|Photo by Mickey Hoelscher|
|Rachel Rizzuto and Misuzu Hara|
Mari Meade and Gierre Godley
Tackle Darkness and Indifference, at St. Mark's
By QUINN BATSON
Being the odd man out is an experience most of us have had. Mari Meade and Gierre Godley go to extremes of this in Brood III and the Interloper and Black Dolphin, respectively. Both also share strong dancing, long, quiet periods and endings that suggest growth and reconciliation.
Long narrative is new territory for Mari Meade, and she does a good job with the genre. The brood are active and athletic, with one who shines brighter (Misuzu Hara, aka André) and often takes the lead. It is an increasingly lonely lead, though, as the others leave her on her own and she fails to reconnect. An interloper (Rachel Rizzuto, aka Alyss) finds the group in this place, tries to save the day, and fails, sadly. The process is painful to watch, and Alyss' frustration shows through in her stammering, disjointed pleas. Recruiting audience members to show Hara how to hug adds tension and interest but doesn't help the situation.
|MARI MEADE AND GIERRE GODLEY|
|Choreography by: Mari Meade, Gierre Godley.|
Dancers: Meade: Allison Beler, Dia Dearstyne, Breanna Gribble, Misuzu Hara, Morgan Hurst, Isaac Owens, Or Reitman
Godley: Zachary Denison, Gierre J Godley, Aaron McGloin, Colin Ranf, Aaron R. White.
Music by: Ben Kutner (Godley).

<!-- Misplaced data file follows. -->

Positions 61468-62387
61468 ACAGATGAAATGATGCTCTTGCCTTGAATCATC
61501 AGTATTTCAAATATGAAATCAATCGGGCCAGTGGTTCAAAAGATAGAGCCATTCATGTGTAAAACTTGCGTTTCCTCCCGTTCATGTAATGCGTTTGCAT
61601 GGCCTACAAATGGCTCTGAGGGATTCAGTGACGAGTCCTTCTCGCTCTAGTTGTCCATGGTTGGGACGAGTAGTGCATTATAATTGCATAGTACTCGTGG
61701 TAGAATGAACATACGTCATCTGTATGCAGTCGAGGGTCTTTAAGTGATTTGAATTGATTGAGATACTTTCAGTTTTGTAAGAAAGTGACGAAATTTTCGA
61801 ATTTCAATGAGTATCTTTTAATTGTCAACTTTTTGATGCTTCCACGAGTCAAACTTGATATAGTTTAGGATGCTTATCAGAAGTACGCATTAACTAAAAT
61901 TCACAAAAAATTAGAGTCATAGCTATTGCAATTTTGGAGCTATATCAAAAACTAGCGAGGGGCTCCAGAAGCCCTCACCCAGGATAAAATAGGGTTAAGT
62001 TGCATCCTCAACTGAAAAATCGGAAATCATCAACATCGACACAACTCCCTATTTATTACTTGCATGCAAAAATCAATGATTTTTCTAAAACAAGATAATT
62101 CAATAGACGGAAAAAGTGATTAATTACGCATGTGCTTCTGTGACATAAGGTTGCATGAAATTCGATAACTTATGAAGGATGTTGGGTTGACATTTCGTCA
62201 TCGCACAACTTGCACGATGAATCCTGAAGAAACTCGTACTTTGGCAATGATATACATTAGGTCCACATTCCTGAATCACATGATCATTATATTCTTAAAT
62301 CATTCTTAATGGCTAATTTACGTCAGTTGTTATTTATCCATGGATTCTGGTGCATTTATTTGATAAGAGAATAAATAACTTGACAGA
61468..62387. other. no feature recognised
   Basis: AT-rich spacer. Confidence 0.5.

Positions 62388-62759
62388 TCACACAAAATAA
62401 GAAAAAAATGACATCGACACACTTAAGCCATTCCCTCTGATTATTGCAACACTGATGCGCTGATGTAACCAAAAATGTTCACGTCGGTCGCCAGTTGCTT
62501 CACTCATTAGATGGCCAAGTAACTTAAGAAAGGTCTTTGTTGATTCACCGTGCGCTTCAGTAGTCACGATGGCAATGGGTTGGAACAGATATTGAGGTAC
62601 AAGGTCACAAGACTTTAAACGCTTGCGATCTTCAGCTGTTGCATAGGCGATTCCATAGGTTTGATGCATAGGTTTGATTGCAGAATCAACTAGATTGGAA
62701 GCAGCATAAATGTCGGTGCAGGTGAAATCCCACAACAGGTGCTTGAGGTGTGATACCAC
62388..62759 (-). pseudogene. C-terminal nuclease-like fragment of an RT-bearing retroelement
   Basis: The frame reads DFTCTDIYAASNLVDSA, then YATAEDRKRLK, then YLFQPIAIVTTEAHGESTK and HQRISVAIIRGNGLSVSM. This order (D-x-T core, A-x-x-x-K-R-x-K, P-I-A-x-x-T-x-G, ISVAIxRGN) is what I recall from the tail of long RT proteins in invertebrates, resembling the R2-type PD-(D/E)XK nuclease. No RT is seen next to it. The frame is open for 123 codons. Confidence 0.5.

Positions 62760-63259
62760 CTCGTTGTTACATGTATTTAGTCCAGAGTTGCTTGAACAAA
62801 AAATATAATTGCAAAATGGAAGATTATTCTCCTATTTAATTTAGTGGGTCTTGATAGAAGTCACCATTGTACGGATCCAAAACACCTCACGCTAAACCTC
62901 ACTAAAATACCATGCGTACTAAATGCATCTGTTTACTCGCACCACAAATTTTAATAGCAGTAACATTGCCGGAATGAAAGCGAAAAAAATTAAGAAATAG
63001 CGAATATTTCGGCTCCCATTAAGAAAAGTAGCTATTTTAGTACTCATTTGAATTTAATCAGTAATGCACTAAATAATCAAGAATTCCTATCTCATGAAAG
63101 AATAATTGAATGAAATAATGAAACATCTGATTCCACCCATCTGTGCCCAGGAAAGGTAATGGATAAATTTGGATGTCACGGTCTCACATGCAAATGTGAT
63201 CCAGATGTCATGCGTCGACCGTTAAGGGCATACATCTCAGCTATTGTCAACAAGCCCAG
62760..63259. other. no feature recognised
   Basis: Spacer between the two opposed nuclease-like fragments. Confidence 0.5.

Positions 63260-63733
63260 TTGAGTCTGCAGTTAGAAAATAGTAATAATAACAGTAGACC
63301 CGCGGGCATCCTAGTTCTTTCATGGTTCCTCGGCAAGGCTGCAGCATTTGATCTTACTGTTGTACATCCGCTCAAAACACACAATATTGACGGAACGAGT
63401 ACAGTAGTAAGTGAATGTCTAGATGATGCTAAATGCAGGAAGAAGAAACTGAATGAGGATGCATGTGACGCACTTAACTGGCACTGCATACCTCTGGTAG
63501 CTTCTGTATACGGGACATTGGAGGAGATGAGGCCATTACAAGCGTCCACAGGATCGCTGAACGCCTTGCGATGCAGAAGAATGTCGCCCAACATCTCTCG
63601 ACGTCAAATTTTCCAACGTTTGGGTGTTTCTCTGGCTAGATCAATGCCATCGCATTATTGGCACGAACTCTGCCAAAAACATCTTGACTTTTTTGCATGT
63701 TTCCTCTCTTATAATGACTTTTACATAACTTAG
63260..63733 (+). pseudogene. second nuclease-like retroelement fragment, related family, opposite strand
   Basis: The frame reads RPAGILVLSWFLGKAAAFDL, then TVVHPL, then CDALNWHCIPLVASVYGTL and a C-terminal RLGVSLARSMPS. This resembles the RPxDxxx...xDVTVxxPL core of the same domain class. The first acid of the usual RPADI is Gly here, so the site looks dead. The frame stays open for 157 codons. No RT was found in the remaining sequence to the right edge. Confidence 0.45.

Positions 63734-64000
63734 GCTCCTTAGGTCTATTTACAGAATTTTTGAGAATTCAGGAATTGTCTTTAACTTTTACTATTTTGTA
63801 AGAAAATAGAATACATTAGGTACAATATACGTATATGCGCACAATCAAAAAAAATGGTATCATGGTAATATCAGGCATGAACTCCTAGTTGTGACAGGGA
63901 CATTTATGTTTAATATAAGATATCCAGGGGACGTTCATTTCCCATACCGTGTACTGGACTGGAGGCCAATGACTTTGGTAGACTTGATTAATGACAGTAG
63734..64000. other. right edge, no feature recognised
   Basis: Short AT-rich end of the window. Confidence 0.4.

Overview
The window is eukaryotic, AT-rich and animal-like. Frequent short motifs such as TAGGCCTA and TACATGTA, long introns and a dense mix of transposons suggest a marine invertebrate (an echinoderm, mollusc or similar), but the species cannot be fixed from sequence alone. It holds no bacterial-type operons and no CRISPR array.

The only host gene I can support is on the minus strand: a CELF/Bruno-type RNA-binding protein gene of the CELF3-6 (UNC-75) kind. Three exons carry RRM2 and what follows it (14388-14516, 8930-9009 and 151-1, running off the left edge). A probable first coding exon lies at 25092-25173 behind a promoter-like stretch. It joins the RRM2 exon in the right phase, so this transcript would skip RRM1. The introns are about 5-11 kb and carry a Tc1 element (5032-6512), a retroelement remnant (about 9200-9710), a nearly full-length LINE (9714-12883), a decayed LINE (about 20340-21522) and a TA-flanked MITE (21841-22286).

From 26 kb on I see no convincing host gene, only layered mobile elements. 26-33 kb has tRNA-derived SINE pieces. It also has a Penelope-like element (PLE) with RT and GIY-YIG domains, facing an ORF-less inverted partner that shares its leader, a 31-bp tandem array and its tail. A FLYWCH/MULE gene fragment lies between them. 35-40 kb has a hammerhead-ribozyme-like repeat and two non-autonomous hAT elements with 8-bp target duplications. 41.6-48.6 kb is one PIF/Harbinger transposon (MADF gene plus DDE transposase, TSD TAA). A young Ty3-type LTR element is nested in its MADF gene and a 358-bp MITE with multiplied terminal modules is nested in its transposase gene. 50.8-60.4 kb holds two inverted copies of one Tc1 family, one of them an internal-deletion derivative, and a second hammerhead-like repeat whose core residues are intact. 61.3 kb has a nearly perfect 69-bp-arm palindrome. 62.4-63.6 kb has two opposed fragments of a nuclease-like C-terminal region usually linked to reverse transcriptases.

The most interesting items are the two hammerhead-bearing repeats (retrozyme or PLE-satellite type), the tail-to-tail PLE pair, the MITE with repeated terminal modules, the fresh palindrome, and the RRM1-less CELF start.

Costumes by: Marc Witmer (Meade), Lara de Bruijn (Godley).
Lighting design by: Rob Ross.
|Danspace Project at St. Mark's Church|
January 22-24, 2015
Only André/Hara's "death" lifts the others' blindness, and of course some want to blame Alyss, the messenger. Dia Dearstyne's character Velma, in particular, wants vengeance, and sets off a minidrama of Velma attacking, Morgan Hurst (Le Fay) defending and the others running in and around indecision.
|Photo by Mickey Hoelscher|
|L-R: Allison Beler, Misuzu Hara, Breanna Gribble, Dia Dearstyne, Or Reitman, Isaac Owens|
Throughout, there is a flavor of silent film, with its broad acting and enhanced physicality. Big dancing and dark wandering share the space, in a good mix, and the poignancy of Alyss/Rizzuto's futile empathy is sharp. The brood do seem wiser and perhaps more care-full by the end, uncertainly incorporating Alyss and her message.
Rob Ross lights both the Brood and Black Dolphin as if light is a rare commodity. Certainly the subject/source material of Black Dolphin is dark to the point of bleak; JaPoet condenses a memoir of a prisoner in some of Russia's worst jails into a mysterious and open-to-interpretation narration. And an onstage Ben Kutner plays sparsely moody piano compositions.
|Photo by Julia Halpin|
|L-R: Gierre Godley, Aaron McGloin, Colin Ranf|
Between the literal, metaphorical and musical darkness, much of the early sections of Gierre Godley's Black Dolphin are a tough slog, appropriately. Costumes of black pants and shirts with a slash/lapel of red add to the discomfort. The struggle to dance/break out of an imprisoned state feels real, and mostly hopeless.
Only when Godley's dancers shed their black togs to reveal white tunics do the action and mood pick up. All five are strong movers, and Aaron McGloin has an especially sharp solo near the end. At no point does Dolphin approach happy, though; this is a thorough acknowledgement of darkness and the existential struggle to handle it and find meaning in it to live in it. Song-and-dance Broadway it is not.
As in the brood piece before, the message of Black Dolphin is hard to hear because it is tough to process, but that only shows how important the process is. Kudos to Godley for tackling it, and for not taking the easy road. If a purpose of art is to challenge our comfort and make us think, Black Dolphin succeeds.
|FEBRUARY 2, 2015|
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